Even if you put aside the fact that Woodlouse Pete Morrish's recently released word game, which charges players with finding words comprised of more vowels than consonants launched as Xbox One and PS4 were taking the world by storm, the game's debut was never going to be easy.
To put it bluntly, it's hard to gauge Woodlouse's charms until you actually play it.
As a concept, simply entering in vowel-heavy words doesn't sound like the most compelling form of gameplay, and visually, the game resembles the most bizarre shopping list ever.
Woodlouse doesn't look really look like a typical game and, until you take it on, doesn't sound like a typical game, either.
So how the hell do you sell it? We caught up with Morrish to find out how Woodlouse is performing, and what hurdles he's encountered launching what is by his own words a 'confidently ugly' game on iOS.
Pocket Gamer: So, on a marketplace where people are complaining about an inability to get spotted, you decide to launch a game that doesn't translate all too well in screenshots. Are you mad?
Pete Morrish: Um. Yeah, when you put it like that, it doesn't sound like the smartest play in the world, does it? In fairness, though, I think I took a bit of an 'in for a penny, in for a pound' kind of approach.
I decided early on that I wanted to make Woodlouse 'confidently ugly', which is a design trend I'm more-or-less obsessed with at the moment.
A simple, stark and completely unique look and feel fitted in with the way that Jake [Simpson, the other half of the Woodlouse team] and I were forced to approach the game, too.
We knew the core mechanic just listing vowel-heavy words was ridiculously strong and compulsive; we also knew, though, that neither of us could commit an awful lot of time to the project.
Woodlouse itself is a very pure expression of its own mechanics; we wanted the UI to reflect this. And to hell with the screenshots!
In all seriousness, how do you approach promoting a game that doesn't rely on visuals to sell it? What has been your marketing strategy?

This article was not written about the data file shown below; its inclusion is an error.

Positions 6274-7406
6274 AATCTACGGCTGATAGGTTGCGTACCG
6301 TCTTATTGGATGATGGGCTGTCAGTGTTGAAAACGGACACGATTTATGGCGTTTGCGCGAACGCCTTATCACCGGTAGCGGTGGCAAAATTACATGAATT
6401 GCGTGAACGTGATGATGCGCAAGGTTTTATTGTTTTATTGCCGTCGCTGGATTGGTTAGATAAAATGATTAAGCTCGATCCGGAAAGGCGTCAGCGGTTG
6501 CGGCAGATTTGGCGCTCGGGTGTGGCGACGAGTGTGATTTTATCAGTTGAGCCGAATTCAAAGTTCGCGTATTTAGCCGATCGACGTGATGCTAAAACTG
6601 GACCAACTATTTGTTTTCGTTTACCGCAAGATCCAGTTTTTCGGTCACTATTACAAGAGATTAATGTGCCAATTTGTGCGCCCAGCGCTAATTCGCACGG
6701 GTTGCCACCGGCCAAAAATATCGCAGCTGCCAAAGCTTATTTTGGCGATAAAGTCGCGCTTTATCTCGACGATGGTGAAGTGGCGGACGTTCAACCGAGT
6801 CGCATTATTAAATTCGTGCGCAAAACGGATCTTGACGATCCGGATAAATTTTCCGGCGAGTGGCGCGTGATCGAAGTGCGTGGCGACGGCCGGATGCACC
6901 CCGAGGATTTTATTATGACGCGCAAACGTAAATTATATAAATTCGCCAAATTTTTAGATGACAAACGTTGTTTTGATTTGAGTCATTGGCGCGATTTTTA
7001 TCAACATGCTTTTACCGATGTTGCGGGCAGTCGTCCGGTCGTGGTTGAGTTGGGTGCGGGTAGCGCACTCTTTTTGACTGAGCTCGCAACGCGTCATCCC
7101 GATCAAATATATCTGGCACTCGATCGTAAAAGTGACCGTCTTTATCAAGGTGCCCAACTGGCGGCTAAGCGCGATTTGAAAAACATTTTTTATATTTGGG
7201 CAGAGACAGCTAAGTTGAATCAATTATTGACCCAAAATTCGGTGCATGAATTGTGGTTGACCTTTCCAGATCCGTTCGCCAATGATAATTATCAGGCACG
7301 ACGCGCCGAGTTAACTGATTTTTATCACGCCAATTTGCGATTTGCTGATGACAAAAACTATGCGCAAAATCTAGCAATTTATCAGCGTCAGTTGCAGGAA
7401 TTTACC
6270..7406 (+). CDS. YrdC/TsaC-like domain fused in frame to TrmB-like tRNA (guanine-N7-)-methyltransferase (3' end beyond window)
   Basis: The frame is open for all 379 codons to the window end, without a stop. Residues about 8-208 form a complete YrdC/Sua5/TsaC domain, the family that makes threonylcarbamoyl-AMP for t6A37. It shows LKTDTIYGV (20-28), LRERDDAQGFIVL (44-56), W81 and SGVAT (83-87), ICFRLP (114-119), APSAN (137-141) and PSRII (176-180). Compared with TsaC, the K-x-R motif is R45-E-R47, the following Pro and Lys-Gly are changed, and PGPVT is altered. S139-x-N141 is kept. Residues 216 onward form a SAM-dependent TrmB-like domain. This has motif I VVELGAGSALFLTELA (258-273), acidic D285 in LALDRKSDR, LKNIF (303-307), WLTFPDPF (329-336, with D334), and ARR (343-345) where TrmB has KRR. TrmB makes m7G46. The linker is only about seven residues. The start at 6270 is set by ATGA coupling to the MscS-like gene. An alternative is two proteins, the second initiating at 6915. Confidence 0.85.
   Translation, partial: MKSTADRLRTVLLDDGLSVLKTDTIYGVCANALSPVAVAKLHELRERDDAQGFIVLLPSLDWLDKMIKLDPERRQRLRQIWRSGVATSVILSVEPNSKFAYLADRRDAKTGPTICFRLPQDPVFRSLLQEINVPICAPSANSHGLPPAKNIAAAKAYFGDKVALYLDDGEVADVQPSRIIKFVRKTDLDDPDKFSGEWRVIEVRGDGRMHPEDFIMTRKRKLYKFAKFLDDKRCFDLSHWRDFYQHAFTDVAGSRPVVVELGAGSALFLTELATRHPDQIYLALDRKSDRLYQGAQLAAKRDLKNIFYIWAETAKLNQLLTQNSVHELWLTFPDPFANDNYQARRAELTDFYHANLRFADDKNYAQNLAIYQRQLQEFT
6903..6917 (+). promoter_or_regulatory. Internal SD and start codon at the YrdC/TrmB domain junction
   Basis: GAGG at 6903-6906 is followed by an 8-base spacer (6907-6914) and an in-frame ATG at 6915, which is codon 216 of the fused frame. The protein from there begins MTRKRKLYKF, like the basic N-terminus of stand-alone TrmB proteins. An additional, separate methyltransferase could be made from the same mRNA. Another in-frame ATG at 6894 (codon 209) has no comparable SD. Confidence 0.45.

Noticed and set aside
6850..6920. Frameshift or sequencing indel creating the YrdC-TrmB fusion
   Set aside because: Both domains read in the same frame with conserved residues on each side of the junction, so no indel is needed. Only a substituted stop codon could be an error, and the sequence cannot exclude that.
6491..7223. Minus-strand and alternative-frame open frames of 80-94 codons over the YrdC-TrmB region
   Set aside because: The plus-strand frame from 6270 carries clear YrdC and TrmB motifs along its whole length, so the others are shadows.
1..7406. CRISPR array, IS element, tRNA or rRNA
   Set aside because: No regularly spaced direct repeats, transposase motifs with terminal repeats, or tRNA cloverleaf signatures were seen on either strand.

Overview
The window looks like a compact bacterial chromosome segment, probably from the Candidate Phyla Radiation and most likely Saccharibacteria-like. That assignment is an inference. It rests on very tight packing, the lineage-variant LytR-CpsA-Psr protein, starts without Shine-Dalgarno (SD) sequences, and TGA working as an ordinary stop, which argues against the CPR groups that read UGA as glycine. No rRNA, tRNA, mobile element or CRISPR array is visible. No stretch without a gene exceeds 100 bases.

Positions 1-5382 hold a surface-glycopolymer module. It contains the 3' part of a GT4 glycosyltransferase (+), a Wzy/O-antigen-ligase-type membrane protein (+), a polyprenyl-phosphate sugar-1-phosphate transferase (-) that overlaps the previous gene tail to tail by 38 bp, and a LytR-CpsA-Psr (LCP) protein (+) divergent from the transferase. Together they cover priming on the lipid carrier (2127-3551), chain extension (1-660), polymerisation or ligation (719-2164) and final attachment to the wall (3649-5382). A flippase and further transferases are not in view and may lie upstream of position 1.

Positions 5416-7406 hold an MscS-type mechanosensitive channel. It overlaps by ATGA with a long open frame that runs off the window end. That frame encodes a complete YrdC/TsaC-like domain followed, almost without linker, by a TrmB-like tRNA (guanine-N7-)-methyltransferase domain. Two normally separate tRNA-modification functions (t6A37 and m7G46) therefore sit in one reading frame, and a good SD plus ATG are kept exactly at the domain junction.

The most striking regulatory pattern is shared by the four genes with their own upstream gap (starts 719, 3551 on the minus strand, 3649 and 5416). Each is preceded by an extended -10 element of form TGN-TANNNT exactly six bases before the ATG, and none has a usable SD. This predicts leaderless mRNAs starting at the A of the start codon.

I knew from the off that Woodlouse was going to be a weird one to market. The very first silicon prototype took a friend of mine just a couple of hours to make - that prototype has since become my most-played game of all time.
That being the case, we couldn't go the normal PR route of previews and showing early builds off publicly if we were unlucky, our thunder could be stolen by an enterprising coder inside an afternoon. So we knew we had to launch with as big a splash as our limited budget could muster.
We approached Natalie Griffith of Press Space, who specialises in PR for indies, and she worked out a strategy.
We ended up making a professional video to get the point across - a standard screen capture video of Woodlouse wouldn't do us much good - and a video-based press release, and those have both done us a lot of favours.
It's just a pain that our launch window was slap bang in the middle of the two biggest console launches in history.
What reaction have you got from the press? Is it picking it up?
Slow, but steady. The analytics we've got seem to show that somewhere between half and two-thirds of people that fire up the game go on to play it regularly. And Woodlouse is a weird little game it'll get into your head like nothing else.
There's been some love from a couple of indie-focussed journos, especially Laura Dale, whose interest was piqued by a pincer movement of Nat's playful press release and my video equivalent.
She's been playing heavily, and tweeting about her obsession. That's got the game and me on a couple of podcasts, and people are slowly picking it up.
We always had a sneaky suspicion it could a slow-burner, so we're not too concerned just yet.
Do you think there's a wider problem for games that, for want of a better phrase, don't fit the promo mould? We've encountered games based around sound, location or AR that in a similar manner don't screenshot too well. Or do you see it as an advantage?
I don't think that an inability to screenshot well is, or can be, an advantage in itself, no, but I do think it forces developers' hands in other ways some of which may be advantageous.
With Woodlouse, for instance, it really forced us to think about how else we could get the game's personality across. I wanted the game to be stark and standoffish, but also weirdly friendly and welcoming, and I think the UI and UX stark, monochrome, brave, fluid just about pulls that off.
The logo is abstract but oddly friendly, our font is warm, and the iPhone 5C colour modes we've got in the game show a playful side. The aesthetic is carried across to everything else about the game, too the website, business cards, videos, everything.
I'm not sure that the consistent expression of the 'confidently ugly' aesthetic would have come about were it not for Woodlouse being the result of a single strong vision.
Would you consider changing the appearance of the game in the future if downloads trail off?
No! There's a purity about Woodlouse that is key to its personality. It needs to stay stark and spiky and ugly.
Thanks to Pete for his time.